I'm confused on this, even after researching:

Given 2 cameras- one full frame with 50mm lens, one Micro Four Thirds (2x crop factor) with 25mm lens, let's pretend the cameras are beside each other, ISO is set the same:

If both lenses are f2.8 for instance, does the MFT require double the exposure time to achieve the same exposure?


2 Answers 2


No. You can imagine the micro4/3 to simply cut out the middle of the image. If you had a 25mm lens on a full frame camera and exposed it properly, the middle part of the frame is part of what's exposed properly.

The definition of f-stop factors out the lens length so only f-stop and shutter speed determine the EV (exposure value). Let me make this clear: for calculating exposure, the f/stop means the same thing on any lens and format. That's what it is for: calculating the exposure. (Other effects vary with the physical aperture size and image size.)

A 50mm lens or a 25mm lens makes no difference to the EV, determined by f-stop and shutter speed. So the 25mm lens on the full frame would be the same exposure as the 50. So do that, and then crop out the center.

There are differences in the image when using different focal length lenses and different formats, but the exposure is not among them. That's the whole point if the f-number; to give you the exposure information distilled down from the detailed situation.

  • \$\begingroup\$ Thanks, this was hard to figure out, I kept thinking that a f2.8 on M43 would always really be a 5.6 equivalent when it came to light-gathering and having to do slower shutter speeds. \$\endgroup\$ Commented Jun 3, 2015 at 15:51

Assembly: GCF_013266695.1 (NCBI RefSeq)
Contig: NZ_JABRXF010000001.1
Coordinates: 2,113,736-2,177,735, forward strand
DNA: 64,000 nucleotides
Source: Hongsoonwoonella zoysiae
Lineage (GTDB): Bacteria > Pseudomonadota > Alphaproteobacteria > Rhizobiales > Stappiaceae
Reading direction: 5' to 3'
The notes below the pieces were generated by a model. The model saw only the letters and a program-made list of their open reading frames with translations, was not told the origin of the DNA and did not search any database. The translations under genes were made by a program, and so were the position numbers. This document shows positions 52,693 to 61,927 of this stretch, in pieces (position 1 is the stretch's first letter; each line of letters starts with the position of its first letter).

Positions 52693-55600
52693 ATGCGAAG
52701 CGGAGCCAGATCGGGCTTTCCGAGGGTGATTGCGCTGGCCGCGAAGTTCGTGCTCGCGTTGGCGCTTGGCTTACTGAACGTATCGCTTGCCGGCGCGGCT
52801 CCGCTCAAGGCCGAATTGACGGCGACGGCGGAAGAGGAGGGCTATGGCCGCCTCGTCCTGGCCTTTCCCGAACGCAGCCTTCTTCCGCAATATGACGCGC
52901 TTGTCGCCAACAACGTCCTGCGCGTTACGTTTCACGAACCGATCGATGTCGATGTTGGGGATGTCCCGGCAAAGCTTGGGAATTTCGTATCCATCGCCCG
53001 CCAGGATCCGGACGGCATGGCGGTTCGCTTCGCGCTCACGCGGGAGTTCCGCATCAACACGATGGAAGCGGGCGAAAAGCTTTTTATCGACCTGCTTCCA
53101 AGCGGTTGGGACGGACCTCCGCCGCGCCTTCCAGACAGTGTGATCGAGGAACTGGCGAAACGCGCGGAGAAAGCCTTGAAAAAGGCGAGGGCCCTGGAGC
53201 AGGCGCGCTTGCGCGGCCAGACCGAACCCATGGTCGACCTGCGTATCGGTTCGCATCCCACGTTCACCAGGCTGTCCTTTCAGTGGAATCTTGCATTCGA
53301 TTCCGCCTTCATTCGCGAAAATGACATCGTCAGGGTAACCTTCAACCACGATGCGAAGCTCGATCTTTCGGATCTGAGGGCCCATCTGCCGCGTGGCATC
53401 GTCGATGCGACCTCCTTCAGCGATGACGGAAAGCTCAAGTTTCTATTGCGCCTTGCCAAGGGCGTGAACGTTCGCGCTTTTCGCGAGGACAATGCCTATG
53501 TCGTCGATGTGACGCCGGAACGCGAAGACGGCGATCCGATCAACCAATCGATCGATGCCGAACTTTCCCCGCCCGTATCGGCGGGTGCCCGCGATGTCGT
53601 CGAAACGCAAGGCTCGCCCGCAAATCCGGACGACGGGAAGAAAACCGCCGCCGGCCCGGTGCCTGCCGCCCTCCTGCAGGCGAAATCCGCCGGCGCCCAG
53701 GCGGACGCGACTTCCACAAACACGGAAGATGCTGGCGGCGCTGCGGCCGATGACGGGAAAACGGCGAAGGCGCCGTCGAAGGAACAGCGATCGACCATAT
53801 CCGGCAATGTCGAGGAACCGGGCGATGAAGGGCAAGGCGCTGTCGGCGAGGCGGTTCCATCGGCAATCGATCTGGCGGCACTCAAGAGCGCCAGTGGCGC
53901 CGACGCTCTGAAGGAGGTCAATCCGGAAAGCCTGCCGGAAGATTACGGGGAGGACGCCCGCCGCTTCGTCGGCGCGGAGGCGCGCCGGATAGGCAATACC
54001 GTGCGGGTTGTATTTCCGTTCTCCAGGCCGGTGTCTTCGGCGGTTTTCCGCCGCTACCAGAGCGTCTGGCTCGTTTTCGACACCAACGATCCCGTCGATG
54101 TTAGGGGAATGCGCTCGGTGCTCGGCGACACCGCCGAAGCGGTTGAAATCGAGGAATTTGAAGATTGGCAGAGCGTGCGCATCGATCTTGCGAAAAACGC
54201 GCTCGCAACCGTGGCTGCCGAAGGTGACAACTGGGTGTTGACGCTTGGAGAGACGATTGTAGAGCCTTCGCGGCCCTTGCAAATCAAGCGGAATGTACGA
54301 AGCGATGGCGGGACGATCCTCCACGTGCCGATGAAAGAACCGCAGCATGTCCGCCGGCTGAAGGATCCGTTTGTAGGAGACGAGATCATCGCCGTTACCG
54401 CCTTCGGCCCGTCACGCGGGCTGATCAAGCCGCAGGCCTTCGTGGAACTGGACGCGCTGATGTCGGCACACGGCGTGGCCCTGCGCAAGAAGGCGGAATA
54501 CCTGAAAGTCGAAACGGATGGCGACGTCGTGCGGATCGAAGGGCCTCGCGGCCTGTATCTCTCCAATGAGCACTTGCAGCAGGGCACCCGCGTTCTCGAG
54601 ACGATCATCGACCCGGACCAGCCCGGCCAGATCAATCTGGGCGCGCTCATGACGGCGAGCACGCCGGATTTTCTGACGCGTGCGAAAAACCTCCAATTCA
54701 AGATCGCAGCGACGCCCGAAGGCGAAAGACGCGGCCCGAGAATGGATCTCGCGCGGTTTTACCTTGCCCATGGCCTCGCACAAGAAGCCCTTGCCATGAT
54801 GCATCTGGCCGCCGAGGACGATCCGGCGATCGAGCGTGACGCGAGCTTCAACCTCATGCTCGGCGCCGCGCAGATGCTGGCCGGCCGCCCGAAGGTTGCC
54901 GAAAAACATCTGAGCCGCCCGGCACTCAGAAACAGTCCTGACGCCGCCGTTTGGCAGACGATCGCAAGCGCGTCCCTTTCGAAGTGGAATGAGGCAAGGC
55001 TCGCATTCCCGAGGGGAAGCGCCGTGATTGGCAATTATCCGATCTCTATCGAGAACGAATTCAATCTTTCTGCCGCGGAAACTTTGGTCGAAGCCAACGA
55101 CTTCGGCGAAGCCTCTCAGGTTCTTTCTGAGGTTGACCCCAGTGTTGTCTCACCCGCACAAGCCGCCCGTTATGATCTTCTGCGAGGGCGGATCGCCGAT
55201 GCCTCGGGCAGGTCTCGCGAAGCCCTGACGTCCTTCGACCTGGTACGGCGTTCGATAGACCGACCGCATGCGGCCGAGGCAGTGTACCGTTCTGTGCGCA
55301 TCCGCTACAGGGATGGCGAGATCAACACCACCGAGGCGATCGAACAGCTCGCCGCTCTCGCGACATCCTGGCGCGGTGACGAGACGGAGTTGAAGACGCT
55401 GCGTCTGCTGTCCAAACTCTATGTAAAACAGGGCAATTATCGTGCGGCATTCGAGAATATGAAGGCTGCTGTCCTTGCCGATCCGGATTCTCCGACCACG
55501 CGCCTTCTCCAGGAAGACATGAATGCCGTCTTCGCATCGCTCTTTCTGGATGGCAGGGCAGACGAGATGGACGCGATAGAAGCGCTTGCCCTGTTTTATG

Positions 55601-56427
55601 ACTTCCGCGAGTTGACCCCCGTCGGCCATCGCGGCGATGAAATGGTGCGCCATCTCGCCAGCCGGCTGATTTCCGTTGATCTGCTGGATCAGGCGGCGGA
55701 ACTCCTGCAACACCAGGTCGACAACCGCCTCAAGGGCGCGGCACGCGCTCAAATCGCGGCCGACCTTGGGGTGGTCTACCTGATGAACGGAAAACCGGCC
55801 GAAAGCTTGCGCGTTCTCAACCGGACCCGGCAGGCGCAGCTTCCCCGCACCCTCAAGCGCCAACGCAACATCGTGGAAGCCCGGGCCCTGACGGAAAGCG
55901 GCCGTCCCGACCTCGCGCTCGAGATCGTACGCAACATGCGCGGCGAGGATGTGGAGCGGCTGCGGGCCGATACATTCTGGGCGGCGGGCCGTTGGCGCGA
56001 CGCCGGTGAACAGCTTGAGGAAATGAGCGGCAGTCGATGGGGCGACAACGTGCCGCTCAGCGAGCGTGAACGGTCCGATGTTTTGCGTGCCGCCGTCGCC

• 1
    \$\begingroup\$ I just saw a video that said the f-stop is scaled with the crop factor, but keep watching as it also says the ISI is scaled as well and they cancel out w.r.t. exposure. Scaling the f-stop is a way to understand depth of field, but is not what f-stop is. Before 3tmm SLR became popular, it was normal to have different frame sizes and the understanding of what focal length meant was not tied directly to FOV, and f-stop was used as a way to abstract the lens and frame size when exposing. \$\endgroup\$
    – JDługosz
    Commented Jun 3, 2015 at 19:05

Yes and No, if exposure is the same, smaller sensors give more image noise, if you crop factor ISO and changes exposure accordingly to compensate, then you will get the same picture but different exposure.

More detailed explanation in this video:



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